Government 327


The Politics of Terrorism


Fall 2003                                                                                              Martha Crenshaw

TTH 9-10:20                                                                                        324 PAC

136 PAC


This course is a survey of the evolution of the phenomenon of terrorism and an analysis of its causes, forms, and consequences.  It concludes with an analysis of U.S. policy toward international terrorism over the past thirty years. We will employ an interdisciplinary approach, linking history, psychology, sociology, anthropology, and political science.



Martha Crenshaw, ed., Terrorism in Context can be purchased at the bookstore and is also on reserve.  Additional readings will be on reserve (electronic and/or hard copy of individual chapters or articles as well as copies of books from which chapters are assigned if Olin Library owns them) or available through the library’s electronic databases.  Students should be familiar with the library’s electronic resources, especially electronic journals. There will also be occasional hand-outs. 




Students will be expected to prepare for class discussions by doing all reading thoroughly and in advance. It is equally essential that students be well informed about current events, preferably by reading The New York Times or other major newspaper daily.  Class participation will count 20% of the final grade.  (Note:  Students must arrive on time and stay for the duration of the class, barring illness that precipitates a sudden and irrevocable departure.  This means that it will not be acceptable to wander in and out of class.  Please don’t eat in class or leave cell phones on.) 


This semester we will have several invited speakers.  Each will give a talk open to the Wesleyan community on either Monday or Wednesday afternoon or evening and then meet with the class the following Tuesday or Thursday morning for further discussion.  You will be expected to attend the talks.  Dates are noted on the syllabus. 


The class will require three types of written work.  First will be an analysis of a specific campaign of terrorism, completed in two stages (total 40% of final grade). The first draft will be due October 16 and the final version due November 10.  I will provide a list of groups from which to select a case as well as suggest questions and approaches.  You should aim for a length of about 12-15 pages.  Please return the first draft with my comments along with your final paper.  The second writing project will be a short research paper, approximately 5 pages long, focusing on government responses to terrorism (20%, due December 4).  Third, the final exam, an essay, will be take-home, due December 19 (20%). 


All writing assignments should be submitted both electronically and in hard copy.  Text should be double-spaced, with one inch margins on all sides and twelve point font.  Pages should be numbered.  Papers should be stapled together.  Citations to references should be clear, consistent, and comprehensive. If necessary, consult a style manual such as the Little, Brown Manual of Style.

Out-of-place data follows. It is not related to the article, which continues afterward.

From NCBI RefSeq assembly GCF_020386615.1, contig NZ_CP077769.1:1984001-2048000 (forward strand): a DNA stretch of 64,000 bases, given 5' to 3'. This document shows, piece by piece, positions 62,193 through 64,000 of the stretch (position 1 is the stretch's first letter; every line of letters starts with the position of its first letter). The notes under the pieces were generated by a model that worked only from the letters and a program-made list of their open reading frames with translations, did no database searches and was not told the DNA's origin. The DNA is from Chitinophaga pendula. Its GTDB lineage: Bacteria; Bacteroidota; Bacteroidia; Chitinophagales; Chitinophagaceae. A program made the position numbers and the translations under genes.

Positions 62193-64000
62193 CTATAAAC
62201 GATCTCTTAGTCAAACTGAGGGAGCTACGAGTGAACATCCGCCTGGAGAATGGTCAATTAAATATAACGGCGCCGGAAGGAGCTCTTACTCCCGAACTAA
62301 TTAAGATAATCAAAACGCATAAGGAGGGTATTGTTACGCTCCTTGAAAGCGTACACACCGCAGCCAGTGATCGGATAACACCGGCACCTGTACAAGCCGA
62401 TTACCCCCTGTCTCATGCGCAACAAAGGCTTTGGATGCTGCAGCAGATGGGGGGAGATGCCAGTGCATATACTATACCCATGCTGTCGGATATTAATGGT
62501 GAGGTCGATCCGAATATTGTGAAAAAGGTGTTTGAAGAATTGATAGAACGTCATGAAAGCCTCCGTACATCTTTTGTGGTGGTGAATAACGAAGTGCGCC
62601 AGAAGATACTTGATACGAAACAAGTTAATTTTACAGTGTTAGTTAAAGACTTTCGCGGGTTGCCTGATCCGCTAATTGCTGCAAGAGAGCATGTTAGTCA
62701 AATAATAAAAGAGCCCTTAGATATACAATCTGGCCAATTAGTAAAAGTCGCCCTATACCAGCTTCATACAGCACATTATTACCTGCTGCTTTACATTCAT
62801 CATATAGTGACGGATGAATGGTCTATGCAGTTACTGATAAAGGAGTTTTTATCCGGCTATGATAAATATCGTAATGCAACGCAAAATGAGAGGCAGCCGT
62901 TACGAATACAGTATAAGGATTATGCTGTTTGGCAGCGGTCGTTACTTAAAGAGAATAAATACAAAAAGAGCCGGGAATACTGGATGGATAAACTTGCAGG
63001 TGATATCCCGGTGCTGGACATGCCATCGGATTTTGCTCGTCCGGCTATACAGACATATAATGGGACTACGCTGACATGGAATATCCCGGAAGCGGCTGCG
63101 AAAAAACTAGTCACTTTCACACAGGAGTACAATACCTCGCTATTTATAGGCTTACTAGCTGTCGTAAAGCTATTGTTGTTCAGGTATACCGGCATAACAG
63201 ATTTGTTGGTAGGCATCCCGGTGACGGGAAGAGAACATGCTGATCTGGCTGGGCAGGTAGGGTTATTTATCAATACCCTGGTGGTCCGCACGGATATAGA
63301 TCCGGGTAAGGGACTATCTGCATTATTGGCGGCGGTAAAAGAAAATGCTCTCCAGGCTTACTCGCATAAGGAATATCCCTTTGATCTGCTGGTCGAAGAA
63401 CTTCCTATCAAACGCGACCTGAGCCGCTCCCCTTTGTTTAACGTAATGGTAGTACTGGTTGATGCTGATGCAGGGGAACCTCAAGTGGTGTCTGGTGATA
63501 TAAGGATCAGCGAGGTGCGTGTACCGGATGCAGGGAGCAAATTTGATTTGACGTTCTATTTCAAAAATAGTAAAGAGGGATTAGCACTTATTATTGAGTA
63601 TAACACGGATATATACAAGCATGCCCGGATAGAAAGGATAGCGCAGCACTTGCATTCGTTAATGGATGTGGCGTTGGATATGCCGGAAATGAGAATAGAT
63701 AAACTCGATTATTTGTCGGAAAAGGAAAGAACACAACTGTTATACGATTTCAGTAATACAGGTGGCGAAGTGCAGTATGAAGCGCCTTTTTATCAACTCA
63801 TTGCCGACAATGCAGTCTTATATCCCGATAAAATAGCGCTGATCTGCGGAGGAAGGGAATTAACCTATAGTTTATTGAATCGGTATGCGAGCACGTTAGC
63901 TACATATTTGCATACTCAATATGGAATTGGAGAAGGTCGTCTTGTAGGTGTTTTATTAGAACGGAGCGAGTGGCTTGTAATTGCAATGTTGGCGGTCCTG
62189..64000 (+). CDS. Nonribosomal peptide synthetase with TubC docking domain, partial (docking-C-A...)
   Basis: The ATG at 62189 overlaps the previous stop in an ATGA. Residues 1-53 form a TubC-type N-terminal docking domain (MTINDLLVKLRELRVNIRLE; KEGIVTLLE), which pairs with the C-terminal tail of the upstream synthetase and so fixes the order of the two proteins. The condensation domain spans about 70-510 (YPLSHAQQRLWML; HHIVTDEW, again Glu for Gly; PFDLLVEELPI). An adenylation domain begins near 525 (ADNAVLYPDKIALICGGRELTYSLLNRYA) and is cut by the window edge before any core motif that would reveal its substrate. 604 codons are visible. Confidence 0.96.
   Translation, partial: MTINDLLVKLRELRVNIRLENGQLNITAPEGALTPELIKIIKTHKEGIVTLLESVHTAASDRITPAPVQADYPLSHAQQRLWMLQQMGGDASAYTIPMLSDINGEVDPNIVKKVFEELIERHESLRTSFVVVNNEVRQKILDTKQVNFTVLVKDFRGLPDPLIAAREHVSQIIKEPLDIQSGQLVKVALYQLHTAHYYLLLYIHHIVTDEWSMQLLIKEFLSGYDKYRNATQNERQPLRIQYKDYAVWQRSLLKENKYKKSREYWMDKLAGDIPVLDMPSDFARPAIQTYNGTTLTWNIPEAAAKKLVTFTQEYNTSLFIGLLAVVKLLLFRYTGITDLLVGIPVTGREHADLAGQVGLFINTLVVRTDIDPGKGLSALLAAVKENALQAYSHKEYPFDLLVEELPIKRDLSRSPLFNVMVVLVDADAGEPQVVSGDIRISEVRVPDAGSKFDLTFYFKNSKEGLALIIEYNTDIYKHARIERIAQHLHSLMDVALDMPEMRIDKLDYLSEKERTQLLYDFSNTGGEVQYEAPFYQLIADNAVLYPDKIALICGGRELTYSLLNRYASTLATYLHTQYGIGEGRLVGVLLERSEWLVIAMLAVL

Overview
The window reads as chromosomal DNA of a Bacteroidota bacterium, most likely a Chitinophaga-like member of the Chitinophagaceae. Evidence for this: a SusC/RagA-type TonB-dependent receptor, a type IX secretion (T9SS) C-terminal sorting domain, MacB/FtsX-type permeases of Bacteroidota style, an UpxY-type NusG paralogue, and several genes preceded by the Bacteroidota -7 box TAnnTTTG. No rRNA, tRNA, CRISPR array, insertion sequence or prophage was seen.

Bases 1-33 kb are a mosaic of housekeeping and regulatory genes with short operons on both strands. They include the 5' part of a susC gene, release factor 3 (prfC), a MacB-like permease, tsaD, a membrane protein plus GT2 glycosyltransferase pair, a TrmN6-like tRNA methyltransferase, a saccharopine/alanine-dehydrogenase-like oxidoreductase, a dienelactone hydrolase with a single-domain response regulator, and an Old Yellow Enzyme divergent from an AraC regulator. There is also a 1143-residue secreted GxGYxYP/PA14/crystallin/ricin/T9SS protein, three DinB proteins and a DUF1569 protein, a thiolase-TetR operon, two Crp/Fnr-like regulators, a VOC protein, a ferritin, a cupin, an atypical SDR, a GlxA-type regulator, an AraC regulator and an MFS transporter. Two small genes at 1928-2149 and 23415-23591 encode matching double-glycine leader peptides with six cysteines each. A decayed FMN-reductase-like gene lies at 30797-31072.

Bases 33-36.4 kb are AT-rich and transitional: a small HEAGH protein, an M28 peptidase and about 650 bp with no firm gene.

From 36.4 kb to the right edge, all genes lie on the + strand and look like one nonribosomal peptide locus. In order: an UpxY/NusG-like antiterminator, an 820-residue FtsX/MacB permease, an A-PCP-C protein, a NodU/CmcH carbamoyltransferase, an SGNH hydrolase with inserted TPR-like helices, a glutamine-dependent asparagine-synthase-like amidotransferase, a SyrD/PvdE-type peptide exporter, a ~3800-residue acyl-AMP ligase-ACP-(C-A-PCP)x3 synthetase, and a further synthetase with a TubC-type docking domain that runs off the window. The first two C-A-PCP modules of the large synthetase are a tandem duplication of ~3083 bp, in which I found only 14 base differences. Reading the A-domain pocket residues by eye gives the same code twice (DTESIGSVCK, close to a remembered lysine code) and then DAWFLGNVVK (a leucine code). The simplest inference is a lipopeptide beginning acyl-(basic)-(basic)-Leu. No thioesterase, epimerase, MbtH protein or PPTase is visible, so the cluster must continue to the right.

Requests for extensions on assignments must be made in writing and in advance, unless there is a medical or family emergency.  Otherwise late work will not be accepted.  Incompletes will not be possible. The Honor Code must be strictly observed. 




September 2               Introductory class


September 4               Definitions


Giovanni Sartori, “Concept Misformation in Comparative Politics,” American Political Science Review, 64 (1970), 1033-1053.  Electronic journal.


David C. Rapoport, “Fear and Trembling:  Terrorism in Three Religious Traditions,” American Political Science Review, 78 (1984), pp. 658-77.  Electronic journal. 


September 9              Understanding the Concept


Martha Crenshaw, “Introduction: Thoughts on Relating Terrorism to Historical Contexts,” in Terrorism in Context, and “’New’ versus ‘Old’ Terrorism,” Palestine-Israel Journal of Politics, Economics and Culture, 10, 1 (2003), pp. 48-53.  (Note: A hard copy of this article will be distributed in class.) 


September 11             What is Al Qaeda?


John L. Esposito, Unholy War:  Terror in the Name of Islam, Chapters 1 and 2.  Electronic Reserve. 


Suggested further reading:

Rohan Gunaratna, Inside Al Qaeda:  Global Network of Terror.

Roxanne L. Euben, “Jihad and Political Violence,” Current History 101 (November 2002), pp. 365-76.  Electronic Journal.

Gilles Kepel, Jihad.

Michael Willis, The Islamist Challenge in Algeria.


September 16             Origins of Modern Terrorism:  Anarchism